Practical technologies drive product adoption more than novelty factor, according to research from Havas Labs and the Guardian
Adoption of emerging technologies is driven by technology that is practical in terms of saving time, saving money or heightening safety, according to research from Havas Labs and the Guardian Media Group.
While entertainment, connectivity and novelty factors play a role in enticing consumers to new technologies, practical technologies tend to be the main drivers for product adoption, with 72 per cent of respondents interested in using them.
Within that, managing finances is one of the key motivators for consumers interested in emerging technology, with the study finding that over three-quarters (79 per cent) of UK adults are interested in technology that helps them to manage and save money. Technologies that help people save time or have a security focus are also likely to be key drivers for the majority of individuals surveyed.
Using Geoffrey Moore's technology adoption cycle, the research split consumers into five segments when it comes to propensity towards technology. Of these, technology enthusiasts and visionaries represent the early market adopters, while pragmatists, conservatives and skeptics represent the mainstream market.
Despite the hype around smartwatches, they have failed to penetrate the mainstream market with fewer than three million sold globally in 2014. 88 per cent of those surveyed were aware of smartwatches prior to the research, yet two thirds aren't open to the idea of owning one.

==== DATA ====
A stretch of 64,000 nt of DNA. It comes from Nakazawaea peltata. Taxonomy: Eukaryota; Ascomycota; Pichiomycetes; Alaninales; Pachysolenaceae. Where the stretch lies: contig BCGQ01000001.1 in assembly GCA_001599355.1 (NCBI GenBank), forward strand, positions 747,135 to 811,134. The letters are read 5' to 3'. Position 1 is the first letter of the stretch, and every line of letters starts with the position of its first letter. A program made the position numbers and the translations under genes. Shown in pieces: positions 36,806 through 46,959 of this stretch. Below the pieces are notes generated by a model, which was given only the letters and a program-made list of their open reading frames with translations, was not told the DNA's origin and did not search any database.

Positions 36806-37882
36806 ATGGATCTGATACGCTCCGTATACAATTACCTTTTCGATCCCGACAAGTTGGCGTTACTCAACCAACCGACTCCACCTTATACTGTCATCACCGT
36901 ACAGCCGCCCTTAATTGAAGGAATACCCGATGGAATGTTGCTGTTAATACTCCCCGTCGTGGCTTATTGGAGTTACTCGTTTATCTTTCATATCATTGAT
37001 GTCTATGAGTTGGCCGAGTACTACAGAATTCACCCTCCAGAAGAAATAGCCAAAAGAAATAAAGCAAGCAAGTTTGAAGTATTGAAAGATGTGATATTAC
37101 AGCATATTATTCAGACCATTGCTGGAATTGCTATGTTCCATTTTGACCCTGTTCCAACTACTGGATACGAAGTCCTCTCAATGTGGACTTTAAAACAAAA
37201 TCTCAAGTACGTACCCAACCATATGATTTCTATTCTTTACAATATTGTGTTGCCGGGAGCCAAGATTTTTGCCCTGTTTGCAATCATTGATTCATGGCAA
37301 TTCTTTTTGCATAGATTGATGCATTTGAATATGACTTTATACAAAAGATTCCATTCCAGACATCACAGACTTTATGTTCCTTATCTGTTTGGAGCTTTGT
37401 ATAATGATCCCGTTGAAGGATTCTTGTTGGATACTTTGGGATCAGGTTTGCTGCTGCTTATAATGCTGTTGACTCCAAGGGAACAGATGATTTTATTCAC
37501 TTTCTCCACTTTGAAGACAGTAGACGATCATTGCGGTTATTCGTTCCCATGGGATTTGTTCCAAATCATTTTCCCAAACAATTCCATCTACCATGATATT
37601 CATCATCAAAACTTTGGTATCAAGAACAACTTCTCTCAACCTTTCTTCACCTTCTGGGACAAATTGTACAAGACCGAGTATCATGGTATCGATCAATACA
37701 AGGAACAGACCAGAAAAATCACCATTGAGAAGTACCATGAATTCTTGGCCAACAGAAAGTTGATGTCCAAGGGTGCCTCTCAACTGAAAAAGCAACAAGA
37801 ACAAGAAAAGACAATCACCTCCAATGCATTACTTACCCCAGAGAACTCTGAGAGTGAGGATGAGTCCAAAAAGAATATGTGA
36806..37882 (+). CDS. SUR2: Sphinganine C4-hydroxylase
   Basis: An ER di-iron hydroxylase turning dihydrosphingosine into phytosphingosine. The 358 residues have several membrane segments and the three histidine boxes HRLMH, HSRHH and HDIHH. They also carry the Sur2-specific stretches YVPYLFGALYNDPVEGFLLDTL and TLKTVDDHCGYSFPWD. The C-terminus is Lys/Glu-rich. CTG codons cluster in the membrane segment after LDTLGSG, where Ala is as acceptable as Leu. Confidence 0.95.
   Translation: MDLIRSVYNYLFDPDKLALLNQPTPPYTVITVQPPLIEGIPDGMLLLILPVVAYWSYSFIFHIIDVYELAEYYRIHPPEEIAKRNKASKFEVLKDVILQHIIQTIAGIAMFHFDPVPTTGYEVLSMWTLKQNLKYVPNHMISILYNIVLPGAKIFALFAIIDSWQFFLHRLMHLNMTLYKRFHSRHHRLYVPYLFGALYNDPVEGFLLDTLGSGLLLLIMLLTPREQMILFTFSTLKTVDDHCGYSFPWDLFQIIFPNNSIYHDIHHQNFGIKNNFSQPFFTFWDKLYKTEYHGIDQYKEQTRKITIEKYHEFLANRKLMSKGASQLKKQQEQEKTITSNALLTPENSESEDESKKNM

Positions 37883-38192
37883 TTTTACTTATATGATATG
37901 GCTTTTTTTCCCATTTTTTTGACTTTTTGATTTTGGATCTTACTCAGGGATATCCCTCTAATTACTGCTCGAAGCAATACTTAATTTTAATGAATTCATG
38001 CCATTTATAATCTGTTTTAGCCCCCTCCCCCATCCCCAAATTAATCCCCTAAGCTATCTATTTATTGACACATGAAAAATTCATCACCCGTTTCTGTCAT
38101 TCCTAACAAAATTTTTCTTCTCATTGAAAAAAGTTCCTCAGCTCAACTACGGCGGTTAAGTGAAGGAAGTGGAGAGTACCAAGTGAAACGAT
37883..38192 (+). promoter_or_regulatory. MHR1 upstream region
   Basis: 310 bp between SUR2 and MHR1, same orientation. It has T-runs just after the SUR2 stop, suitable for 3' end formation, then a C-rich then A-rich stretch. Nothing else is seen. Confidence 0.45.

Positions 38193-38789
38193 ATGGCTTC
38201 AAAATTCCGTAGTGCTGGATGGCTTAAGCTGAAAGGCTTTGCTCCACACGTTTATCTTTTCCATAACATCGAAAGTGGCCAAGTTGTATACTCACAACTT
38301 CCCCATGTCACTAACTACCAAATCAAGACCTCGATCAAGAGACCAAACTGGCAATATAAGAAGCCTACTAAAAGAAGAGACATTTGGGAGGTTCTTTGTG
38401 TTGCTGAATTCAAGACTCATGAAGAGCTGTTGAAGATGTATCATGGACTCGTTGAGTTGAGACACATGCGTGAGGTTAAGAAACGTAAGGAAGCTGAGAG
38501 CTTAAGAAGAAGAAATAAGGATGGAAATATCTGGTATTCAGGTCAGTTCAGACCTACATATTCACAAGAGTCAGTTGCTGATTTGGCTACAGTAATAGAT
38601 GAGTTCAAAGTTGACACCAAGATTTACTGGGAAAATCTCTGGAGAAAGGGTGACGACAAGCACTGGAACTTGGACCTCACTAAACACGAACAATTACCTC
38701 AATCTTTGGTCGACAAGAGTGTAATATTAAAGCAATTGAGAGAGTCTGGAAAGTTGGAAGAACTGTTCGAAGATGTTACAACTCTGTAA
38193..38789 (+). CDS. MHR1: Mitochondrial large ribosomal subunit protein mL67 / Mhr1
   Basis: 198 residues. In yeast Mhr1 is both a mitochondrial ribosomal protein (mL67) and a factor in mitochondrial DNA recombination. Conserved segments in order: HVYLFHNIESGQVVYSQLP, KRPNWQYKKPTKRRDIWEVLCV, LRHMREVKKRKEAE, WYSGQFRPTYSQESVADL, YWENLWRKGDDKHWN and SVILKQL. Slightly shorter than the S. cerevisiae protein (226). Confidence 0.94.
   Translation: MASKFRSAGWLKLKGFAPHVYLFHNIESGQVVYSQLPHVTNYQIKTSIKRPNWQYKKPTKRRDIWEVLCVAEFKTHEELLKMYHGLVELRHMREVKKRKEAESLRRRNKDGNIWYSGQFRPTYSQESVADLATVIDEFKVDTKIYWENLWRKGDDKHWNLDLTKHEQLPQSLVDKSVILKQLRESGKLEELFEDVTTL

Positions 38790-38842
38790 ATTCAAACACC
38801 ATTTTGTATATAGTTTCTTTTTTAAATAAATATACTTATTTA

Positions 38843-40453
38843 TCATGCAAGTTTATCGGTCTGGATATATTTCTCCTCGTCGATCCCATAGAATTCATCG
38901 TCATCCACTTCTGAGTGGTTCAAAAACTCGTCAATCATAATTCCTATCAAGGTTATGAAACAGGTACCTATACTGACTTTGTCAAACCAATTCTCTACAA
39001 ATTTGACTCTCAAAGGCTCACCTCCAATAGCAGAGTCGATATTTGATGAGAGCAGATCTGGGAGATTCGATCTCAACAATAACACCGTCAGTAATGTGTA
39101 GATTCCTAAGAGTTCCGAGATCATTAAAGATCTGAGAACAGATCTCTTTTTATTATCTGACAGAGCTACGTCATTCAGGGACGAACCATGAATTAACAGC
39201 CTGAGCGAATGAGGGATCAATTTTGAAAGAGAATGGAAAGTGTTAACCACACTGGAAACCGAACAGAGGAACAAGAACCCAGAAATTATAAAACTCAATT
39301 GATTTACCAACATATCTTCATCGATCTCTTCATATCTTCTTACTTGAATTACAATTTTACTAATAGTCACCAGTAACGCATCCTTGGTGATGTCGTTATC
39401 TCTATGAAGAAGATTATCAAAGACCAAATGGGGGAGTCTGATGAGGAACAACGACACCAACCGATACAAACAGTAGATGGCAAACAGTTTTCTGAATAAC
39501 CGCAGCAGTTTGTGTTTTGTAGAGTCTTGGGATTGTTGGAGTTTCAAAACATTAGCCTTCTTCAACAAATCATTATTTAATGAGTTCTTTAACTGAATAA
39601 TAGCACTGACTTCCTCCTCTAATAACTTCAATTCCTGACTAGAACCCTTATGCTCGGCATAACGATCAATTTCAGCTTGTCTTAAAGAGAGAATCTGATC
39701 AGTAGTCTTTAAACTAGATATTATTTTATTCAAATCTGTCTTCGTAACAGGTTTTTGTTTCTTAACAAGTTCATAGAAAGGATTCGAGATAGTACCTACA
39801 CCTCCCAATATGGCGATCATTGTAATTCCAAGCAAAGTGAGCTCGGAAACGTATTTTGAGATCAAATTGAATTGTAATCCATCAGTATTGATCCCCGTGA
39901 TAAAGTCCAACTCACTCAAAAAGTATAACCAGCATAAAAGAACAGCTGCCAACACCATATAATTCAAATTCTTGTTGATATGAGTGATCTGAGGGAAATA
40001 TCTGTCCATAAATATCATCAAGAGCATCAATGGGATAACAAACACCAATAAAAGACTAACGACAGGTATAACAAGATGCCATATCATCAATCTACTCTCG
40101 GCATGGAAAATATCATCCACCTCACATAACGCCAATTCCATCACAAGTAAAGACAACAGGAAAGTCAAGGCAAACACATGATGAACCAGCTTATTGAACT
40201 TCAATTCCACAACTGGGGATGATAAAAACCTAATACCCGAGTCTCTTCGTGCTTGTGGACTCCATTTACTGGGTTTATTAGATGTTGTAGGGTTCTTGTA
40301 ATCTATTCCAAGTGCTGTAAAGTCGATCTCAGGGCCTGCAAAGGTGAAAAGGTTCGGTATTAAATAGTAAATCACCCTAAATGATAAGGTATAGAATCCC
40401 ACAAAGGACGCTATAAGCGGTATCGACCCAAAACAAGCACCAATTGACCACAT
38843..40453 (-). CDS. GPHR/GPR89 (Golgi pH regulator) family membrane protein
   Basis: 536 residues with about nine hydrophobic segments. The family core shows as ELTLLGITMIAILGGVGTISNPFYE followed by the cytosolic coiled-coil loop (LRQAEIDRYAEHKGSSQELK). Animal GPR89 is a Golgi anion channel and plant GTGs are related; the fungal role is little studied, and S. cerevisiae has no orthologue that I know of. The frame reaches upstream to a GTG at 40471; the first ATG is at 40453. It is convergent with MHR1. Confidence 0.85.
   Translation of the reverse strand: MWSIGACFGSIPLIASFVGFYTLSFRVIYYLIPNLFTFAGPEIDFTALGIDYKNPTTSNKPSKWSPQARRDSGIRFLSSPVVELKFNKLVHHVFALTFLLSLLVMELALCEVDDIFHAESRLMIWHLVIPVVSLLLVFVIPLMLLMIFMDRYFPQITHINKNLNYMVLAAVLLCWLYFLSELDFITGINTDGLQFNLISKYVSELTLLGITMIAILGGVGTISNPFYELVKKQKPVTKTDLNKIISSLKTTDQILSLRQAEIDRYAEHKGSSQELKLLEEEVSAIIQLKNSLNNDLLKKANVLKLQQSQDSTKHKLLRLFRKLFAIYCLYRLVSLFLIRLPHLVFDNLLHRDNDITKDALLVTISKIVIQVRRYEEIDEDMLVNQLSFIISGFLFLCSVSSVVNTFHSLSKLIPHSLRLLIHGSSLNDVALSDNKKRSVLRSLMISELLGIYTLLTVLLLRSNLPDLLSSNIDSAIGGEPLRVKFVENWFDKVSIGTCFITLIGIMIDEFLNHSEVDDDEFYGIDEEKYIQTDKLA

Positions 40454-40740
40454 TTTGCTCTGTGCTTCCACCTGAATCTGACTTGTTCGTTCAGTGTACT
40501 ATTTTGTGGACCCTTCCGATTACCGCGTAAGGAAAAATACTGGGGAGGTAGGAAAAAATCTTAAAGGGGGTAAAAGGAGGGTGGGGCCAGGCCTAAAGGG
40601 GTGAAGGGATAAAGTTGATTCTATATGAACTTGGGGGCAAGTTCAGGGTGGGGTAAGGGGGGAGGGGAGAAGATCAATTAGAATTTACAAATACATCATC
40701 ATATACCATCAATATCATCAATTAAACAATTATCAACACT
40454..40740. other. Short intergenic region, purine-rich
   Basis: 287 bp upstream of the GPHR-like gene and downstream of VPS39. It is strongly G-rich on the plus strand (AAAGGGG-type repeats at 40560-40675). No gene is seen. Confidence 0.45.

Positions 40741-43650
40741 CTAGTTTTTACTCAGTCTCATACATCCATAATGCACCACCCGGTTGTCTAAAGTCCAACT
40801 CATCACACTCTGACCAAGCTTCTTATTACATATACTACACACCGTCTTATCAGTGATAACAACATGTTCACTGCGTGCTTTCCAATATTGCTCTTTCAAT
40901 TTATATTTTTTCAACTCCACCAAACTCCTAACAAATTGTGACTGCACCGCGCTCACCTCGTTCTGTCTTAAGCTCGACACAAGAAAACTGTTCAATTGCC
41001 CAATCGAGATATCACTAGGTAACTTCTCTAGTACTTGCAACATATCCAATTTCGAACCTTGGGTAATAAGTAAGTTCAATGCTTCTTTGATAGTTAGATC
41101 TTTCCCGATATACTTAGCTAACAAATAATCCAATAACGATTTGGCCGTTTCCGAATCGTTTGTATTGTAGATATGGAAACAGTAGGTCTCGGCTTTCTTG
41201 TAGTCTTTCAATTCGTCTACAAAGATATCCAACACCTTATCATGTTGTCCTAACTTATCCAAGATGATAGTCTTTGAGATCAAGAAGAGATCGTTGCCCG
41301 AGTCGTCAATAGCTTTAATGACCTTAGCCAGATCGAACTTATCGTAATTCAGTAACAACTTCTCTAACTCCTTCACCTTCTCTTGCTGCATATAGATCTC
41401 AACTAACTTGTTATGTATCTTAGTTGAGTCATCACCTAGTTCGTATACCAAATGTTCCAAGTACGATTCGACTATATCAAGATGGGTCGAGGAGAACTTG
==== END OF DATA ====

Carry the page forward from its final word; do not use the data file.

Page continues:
However, the study found that for those who were open to the idea of owning a smartwatch, over a third (35 per cent) saw it as a natural progression of watch wearing – i.e. they already own a watch and they view this as the next step. The most cited attraction of owning a smartwatch was trying out a new gadget (39 per cent) while 33 per cent cited the accessibility of important information as an attractive reason to own one. Just 19 per cent felt they looked "cool", suggesting fashion isn't as strong a motivation, while payment was the least popular reason cited for interest in smartwatch ownership (15 per cent).
When it comes to data sharing, those who own wearables are almost twice as likely as the average adult to share their data with private companies, with one in four smartwatch owners willing to share health and fitness data with insurance companies and allow push notifications from brands to alert them to offers.
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